3. USA Rugby could still get some dues revenue without running the national competitions. USA Rugby should focus on the National Team and not run competitions. Team USA Basketball doesn't run the NBA or college basketball or high school basketball. USA Rugby needs to understand that they add little value to running national competitions and they should let others with stronger capabilities and resources run with it.

    1. They should be all about the national team and grassroots (including ref and coach development). If the colleges want some assistance, fine, but USAR shouldn't be trying to overextend themselves by trying to hang on to every piece of rugby in America. When they cry about being understaffed, they only have themselves to blame.

  4. 2 things, 1) I work security at a high school and in the summer time the soccer program participates in a summer league where they play against other schools in the area, its equivalent to preseason matches xv's play before there actual season. chance to test players and see whos good where and so on, one day I was talking to one of the coaches and he informed that the program its self has seen a big increases in kids wanting to come out and play soccer INSTEAD of football. because 1) mom and dad are now being made aware of the long term issues that a concussion and constant contact on the head can have on there kid. 2) kids them self's are now seeing that they can have just as much fun playing soccer then football and there is a certain environment and stigma that goes with being a football player in high school and many kids just don't want that.

    now I should state that the schools football program is still doing fine and draws the bigger crowds of sports played on campus. but still it is a upward trend I think we could all agree on that kids are slowly ditching the helmet and pads and taking up other sports. this is where USA rugby needs to be aggressive and really market them selfs and assists youth programs to go after not just younger kids but high school kids to show them that as brutal as rugby looks on tv in reality its actually safer then if they where to play football.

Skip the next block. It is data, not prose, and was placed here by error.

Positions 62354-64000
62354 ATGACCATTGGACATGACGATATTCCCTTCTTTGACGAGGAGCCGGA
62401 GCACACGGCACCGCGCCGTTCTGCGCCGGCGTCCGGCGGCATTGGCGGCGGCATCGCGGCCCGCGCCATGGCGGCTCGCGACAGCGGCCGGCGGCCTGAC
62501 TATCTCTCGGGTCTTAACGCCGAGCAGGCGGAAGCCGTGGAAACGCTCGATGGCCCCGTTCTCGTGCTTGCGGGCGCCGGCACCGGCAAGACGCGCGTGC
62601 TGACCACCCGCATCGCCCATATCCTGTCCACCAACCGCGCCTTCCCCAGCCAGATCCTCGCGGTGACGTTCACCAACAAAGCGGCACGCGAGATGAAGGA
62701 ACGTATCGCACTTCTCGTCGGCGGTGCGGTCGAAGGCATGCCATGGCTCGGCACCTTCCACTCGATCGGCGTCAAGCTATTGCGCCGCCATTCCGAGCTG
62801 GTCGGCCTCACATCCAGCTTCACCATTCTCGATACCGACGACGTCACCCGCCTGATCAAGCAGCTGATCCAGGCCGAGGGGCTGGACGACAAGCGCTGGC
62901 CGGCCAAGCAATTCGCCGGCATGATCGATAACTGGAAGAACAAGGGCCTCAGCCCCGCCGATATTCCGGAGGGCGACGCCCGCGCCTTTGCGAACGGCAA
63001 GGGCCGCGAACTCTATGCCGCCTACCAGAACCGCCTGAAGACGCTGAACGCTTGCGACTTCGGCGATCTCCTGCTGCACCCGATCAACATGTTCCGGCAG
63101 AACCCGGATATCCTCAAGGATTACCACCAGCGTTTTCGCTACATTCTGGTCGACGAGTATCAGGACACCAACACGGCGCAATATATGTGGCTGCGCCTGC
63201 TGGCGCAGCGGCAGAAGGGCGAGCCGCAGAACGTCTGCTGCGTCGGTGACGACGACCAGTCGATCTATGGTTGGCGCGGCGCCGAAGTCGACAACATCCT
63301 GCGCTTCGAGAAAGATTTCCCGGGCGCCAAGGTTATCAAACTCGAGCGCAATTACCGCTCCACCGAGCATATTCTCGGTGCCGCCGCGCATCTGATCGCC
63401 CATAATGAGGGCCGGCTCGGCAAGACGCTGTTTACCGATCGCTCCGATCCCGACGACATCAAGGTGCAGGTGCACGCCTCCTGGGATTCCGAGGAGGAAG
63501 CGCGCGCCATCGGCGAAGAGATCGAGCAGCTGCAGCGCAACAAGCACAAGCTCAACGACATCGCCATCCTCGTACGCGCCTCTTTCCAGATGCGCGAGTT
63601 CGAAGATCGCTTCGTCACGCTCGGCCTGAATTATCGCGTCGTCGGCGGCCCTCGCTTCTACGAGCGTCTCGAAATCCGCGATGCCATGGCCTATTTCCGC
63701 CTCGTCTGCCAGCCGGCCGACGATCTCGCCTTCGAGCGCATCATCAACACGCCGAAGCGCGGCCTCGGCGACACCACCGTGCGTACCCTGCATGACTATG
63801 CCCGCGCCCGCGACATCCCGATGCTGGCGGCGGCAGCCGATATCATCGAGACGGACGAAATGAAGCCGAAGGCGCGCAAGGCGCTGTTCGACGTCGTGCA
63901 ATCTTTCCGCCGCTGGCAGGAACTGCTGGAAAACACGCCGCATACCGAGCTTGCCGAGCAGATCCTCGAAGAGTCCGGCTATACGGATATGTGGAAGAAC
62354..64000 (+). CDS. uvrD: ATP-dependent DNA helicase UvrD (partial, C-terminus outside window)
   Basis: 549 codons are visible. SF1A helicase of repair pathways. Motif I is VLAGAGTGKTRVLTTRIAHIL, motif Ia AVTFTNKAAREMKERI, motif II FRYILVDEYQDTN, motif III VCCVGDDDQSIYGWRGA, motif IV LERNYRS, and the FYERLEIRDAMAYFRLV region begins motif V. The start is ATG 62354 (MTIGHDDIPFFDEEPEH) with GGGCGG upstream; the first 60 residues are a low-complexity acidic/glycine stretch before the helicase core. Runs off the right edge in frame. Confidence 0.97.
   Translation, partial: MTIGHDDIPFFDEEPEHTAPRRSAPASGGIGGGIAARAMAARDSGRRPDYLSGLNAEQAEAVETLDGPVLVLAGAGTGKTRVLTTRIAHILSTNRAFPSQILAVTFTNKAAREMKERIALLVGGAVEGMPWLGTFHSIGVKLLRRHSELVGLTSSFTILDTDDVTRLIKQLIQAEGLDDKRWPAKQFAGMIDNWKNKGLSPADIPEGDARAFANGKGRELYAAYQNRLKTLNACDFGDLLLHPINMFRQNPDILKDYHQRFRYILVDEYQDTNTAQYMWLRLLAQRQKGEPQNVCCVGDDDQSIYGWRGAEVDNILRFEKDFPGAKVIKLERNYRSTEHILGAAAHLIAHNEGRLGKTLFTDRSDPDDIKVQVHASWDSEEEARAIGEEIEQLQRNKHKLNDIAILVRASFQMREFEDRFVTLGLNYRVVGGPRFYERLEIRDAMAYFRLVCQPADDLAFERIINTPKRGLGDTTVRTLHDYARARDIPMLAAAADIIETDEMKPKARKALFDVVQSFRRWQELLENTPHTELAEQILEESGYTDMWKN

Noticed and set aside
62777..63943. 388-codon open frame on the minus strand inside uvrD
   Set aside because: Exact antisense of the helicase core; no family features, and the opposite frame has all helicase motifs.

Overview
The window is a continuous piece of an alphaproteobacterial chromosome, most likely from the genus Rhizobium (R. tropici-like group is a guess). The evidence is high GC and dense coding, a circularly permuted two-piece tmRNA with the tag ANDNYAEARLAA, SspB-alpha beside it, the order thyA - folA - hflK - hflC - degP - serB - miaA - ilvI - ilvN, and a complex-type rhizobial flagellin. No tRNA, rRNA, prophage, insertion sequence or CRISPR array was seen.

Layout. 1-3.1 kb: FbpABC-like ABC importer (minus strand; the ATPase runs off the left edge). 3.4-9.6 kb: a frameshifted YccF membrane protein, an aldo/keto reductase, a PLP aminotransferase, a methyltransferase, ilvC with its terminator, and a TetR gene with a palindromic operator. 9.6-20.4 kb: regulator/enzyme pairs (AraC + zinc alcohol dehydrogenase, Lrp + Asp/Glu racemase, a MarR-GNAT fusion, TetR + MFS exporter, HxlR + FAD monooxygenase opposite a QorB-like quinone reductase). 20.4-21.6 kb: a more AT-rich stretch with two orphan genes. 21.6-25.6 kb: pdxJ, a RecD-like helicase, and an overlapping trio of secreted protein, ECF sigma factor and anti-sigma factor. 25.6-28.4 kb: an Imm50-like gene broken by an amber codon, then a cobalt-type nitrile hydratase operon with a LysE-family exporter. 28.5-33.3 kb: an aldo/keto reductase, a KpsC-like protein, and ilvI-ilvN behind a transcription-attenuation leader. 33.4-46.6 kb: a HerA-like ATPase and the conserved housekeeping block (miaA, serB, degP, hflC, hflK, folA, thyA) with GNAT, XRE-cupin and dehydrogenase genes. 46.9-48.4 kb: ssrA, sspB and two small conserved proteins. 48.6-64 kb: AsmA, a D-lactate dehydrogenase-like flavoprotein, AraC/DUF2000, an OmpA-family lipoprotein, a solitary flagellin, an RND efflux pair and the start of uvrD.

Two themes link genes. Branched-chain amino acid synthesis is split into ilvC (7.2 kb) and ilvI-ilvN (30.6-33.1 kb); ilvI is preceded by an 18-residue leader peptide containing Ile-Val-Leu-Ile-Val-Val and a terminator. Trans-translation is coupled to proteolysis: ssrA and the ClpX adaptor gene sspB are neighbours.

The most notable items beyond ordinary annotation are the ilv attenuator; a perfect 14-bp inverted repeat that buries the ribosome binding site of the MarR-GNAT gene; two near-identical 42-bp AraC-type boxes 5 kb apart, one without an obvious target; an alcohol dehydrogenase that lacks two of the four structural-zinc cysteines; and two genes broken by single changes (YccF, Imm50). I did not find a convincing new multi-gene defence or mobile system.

now #2) if varsity cup is the thing clubs want to be in I have a solution that can make everyone happy and give more clubs a chance at the varsity cup title. why not combine varsity cup and D1 rugby, the top #12 teams qualify for post season play and that would be the varsity cup. the bottom 12 , teams 13-24 would then qualify for D1 national playoffs. think of it as what college football has, in D1 programs play for bowl games , obviously now there is a play off system now but that's the only the top 4 football teams.

    football programs are excited when they win bowl games and are just as happy when they atlest get a chance to play in one, it helps recruiting and essentially tells potential in coming freshmen that there program is good enough to play for a trophy which what kids doesn't want one in college. so for the varsity cup if you are a program like uc davis or uc santa cruz and you finish #12 and get a chance to play in the varsity cup you then get to use that as something to rally the student body, show local high school rugby players who are interested in going to your school that you have to potential to play against the BYU Cal and Arkansas states in the country.

    NBC complains that the tv ratings aren't where they want them to be, well start broadcasting the semi finals or first rounds then. still have a set location for the final, have a set location for semi and plan to show first round matches even if its just online.

  5. College conference administrators should be approaching the Varsity Cup to negotiate for a play-in option for their top teams.